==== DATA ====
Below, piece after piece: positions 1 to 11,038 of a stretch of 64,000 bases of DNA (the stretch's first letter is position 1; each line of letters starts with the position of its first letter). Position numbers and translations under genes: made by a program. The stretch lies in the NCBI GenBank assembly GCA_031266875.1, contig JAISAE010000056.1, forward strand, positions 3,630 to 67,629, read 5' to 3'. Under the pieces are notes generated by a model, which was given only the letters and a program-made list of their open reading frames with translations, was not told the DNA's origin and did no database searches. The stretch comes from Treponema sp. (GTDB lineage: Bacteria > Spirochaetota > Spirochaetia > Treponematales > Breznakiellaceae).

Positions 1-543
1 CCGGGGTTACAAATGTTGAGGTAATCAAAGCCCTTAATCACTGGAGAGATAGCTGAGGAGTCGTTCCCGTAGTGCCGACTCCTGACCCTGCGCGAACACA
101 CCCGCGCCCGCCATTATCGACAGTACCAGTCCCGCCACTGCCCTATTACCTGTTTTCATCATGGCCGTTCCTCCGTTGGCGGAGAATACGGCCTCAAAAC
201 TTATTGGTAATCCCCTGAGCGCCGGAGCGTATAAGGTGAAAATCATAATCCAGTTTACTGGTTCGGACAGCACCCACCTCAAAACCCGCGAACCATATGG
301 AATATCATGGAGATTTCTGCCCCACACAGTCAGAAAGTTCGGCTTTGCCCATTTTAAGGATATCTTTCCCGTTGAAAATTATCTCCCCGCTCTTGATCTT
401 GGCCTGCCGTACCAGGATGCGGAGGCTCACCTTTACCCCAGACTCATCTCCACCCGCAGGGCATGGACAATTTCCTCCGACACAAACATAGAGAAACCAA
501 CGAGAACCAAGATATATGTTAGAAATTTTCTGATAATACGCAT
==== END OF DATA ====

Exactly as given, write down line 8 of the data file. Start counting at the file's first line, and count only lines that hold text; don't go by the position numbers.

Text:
501 CGAGAACCAAGATATATGTTAGAAATTTTCTGATAATACGCAT